Retirement Redesigned

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Monday, July 15, 2024

Retirement Redesigned

HomeCoronavirus / Covid-19Look for the light beams in the darkness. There are lessons to...

Look for the light beams in the darkness. There are lessons to be learnt.

It’s easy to get trapped in a negative spiral when looking at a situation that seems dire. There are silver linings that serve as lessons if we make a habit of looking for them instead of staying trapped in despair. Here are four lessons to help you stay positive in difficult times.

We are not alone.

As the world has come to a screeching stop, the most critical new light is one that signals a dramatic change in our values. We used to live for everything to be bigger and better and faster with more profit and ever greater satisfaction. We used to be careless with our resources and unmindful of our fellow citizens. Suddenly we are all facing the same onslaught. We are becoming aware of who is in the trenches with us and we are taking notice of our neighbours.

Unlike the experiences of wars or localised catastrophes, this is a global event with a common cause, and we are all in it together. Our collective response will ensure a collective outcome.

Kindness is on the increase.

Linked to the first lesson, it is evident that we are becoming kinder and more generous. Forget about all the panic-buying and people fighting each other in supermarkets for perceived dwindling supplies. There is now a more gentle awareness of how those with fewer resources will suffer. Younger people are becoming more conscious of the older ones and those who may not be able to do their shopping or other errands. They are offering to assist and be helpful to seniors that cannot move as easily. All kinds of people are volunteering to help wherever they see a need. More and more people are preparing food parcels and delivering aid to less fortunate communities.

Here is a great example. When UK Prime Minister Boris Johnson put out a call for retired healthcare workers to volunteer he was hoping for 250 000 willing citizens to step forward. To his surprise, over 500 000 volunteers raised their hands to assist doctors and nurses in the health care system!

We are resilient.

We are more resilient than we think, and we have much of the innate toughness to overcome great challenges. Resilience is the process of positive adaptation to adversity. It is what helps us to bounce back when challenged. It emerges when we feel seriously threatened. With all the painful news, focusing on the scary statistics describing the world-wide contamination and the increasing death rate, our senses are on high alert. It is like a boxer subconsciously making a fist when he feels threatened. We can summon immediate readiness to defend ourselves and to fight if necessary.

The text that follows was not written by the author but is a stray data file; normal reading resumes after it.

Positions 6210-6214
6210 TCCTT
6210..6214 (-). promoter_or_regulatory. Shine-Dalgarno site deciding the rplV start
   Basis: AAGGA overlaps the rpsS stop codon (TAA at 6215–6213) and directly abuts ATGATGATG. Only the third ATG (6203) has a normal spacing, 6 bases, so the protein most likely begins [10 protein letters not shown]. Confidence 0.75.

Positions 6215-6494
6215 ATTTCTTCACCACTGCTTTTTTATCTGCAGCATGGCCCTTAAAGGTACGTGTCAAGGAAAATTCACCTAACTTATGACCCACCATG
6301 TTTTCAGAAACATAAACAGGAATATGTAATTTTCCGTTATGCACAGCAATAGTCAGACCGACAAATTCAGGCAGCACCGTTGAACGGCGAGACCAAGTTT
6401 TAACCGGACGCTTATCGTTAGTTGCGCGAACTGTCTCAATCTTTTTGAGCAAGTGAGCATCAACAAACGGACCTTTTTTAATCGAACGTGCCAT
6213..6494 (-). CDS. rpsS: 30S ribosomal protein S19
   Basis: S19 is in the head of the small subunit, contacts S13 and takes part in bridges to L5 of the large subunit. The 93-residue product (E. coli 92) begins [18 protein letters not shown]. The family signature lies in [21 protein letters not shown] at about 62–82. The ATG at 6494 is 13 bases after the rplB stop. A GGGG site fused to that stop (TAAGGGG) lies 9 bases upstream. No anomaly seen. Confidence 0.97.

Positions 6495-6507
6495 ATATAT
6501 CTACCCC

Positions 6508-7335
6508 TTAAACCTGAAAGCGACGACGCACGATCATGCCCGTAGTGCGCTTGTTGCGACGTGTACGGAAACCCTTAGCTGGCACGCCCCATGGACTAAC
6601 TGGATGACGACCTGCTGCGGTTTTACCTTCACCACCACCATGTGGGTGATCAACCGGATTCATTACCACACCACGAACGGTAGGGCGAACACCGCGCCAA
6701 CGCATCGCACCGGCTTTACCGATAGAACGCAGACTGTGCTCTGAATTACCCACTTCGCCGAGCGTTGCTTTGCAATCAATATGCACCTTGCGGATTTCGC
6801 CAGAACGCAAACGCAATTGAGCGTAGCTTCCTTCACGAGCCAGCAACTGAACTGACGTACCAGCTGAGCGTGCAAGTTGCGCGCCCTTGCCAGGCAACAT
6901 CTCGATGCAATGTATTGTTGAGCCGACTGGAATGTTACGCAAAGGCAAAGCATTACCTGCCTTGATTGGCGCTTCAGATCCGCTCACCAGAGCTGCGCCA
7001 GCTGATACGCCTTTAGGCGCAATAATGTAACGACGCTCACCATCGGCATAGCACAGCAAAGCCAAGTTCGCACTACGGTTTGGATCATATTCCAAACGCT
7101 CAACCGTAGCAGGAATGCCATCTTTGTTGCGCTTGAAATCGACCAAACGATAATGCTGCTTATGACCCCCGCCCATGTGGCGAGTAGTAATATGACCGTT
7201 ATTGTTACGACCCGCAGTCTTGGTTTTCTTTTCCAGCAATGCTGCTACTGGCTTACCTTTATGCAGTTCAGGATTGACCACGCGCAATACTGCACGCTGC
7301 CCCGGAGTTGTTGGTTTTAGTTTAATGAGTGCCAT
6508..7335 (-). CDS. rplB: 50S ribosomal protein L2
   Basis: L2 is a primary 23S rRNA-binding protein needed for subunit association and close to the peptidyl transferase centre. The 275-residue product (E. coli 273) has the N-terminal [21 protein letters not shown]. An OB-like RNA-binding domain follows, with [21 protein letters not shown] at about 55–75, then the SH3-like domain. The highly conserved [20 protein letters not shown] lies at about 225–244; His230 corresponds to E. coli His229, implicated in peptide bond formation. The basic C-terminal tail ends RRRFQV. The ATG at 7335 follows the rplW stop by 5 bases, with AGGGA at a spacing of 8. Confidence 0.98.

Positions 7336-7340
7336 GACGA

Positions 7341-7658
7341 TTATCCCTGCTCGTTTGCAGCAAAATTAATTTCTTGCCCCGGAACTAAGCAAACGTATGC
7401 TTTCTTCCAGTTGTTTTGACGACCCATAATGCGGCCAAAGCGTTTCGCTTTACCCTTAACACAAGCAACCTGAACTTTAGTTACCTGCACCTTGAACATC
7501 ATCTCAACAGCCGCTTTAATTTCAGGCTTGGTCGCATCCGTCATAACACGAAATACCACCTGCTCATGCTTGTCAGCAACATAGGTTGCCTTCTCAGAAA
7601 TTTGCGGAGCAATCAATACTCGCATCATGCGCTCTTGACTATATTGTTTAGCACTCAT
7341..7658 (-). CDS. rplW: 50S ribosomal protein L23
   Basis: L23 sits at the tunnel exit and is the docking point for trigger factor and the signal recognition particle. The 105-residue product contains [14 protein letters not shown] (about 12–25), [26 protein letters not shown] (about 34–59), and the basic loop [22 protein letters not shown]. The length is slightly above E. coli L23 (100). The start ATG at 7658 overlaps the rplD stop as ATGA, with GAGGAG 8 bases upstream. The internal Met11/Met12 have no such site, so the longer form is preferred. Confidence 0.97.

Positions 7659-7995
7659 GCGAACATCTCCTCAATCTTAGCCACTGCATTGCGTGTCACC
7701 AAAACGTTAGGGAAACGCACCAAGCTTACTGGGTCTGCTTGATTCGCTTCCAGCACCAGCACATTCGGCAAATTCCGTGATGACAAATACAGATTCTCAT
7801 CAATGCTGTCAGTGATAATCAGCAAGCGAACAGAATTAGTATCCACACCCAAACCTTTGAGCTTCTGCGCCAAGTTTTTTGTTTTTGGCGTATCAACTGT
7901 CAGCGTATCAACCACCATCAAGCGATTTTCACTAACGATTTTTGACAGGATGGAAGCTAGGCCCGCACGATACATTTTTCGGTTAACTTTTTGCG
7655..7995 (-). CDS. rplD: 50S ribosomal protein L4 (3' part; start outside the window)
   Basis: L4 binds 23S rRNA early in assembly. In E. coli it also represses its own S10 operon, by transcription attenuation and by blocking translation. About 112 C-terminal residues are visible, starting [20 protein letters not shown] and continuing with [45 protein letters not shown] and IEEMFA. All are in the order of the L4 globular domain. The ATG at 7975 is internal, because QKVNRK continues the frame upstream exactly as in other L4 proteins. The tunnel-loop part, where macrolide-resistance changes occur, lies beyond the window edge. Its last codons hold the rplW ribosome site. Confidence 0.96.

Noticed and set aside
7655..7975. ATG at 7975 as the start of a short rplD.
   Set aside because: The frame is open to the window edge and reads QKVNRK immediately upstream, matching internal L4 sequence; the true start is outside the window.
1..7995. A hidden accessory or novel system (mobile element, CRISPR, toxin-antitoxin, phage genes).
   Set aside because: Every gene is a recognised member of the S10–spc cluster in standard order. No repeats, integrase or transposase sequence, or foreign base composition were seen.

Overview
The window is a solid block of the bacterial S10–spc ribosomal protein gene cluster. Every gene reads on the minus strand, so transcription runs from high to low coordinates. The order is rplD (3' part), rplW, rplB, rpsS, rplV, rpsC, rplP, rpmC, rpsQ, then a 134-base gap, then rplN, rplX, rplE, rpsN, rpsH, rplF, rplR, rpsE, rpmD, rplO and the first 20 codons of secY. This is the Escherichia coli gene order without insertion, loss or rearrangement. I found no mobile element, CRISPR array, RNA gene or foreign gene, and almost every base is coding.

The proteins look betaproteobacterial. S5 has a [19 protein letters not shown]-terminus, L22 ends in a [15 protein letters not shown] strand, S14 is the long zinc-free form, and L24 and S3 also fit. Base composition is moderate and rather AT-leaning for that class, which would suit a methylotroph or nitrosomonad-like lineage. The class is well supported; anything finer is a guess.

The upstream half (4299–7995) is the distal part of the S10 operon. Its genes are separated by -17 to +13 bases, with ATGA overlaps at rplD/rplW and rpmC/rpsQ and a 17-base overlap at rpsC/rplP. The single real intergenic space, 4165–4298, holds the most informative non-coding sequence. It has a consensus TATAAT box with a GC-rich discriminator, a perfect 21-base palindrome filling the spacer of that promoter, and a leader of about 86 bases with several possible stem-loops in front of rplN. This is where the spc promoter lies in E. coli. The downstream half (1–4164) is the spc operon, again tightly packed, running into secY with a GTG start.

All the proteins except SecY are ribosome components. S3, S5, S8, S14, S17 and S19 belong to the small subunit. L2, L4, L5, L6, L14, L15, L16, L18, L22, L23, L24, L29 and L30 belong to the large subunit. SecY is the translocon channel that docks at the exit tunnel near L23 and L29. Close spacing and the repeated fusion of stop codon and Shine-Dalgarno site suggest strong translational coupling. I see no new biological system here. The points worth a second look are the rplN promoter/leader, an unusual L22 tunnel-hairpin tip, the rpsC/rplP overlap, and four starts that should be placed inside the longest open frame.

Of the people still alive and remembering the Second World War, there is the memory of surviving the Blitz in London, and the dire circumstances in the countries of the Allies. But many survived, having relied on their inner resources and sheer emotional stamina. There is also a particular pride in having overcome the danger. Some old Londoners, still say, like Churchill did, “this was our finest hour”. Perhaps now will be the hour for this generation.

A boost in creativity

There is an increase in creativity and deeper thought. When times are good, and we have fewer challenges, there is less to motivate us to test our ability or resourcefulness. In the present circumstances we are threatened and feel unsure and we are tapping into our creative resources. As an example, we’ve seen a sudden surge of activity in social media. Postings of satire, jokes, cartoons, and humorous accounts of ill-informed politicians are found on all platforms. There is also a wealth of more serious writing and thoughtful dialogue entering the public realm. People are thinking less superficially about goals and strategies for the time ahead and we are seeing people re-examining values and lifestyle.

It will not be surprising that anyone with the inclination would probably pick up on latent artistic skills. Staying at home, we are likely to start creative hobbies and craft activities. Many are also applying their ingenuity to practical solutions such as 3D printing of face shields and sewing face masks.

Look out for more beams of light. Look out for those that need help and do what you can to provide it. Keep your own mood upbeat and see this time as a great opportunity to grow and to become even stronger.

Johann is the founding partner of Reset Retirement where we focus on assisting people with planning for the non-financial aspects of their lives after full-time work. He had a long career in executive search and leadership as the founding partner and chairman of Heidrick & Struggles in South Africa where he was the head of the company’s board practice.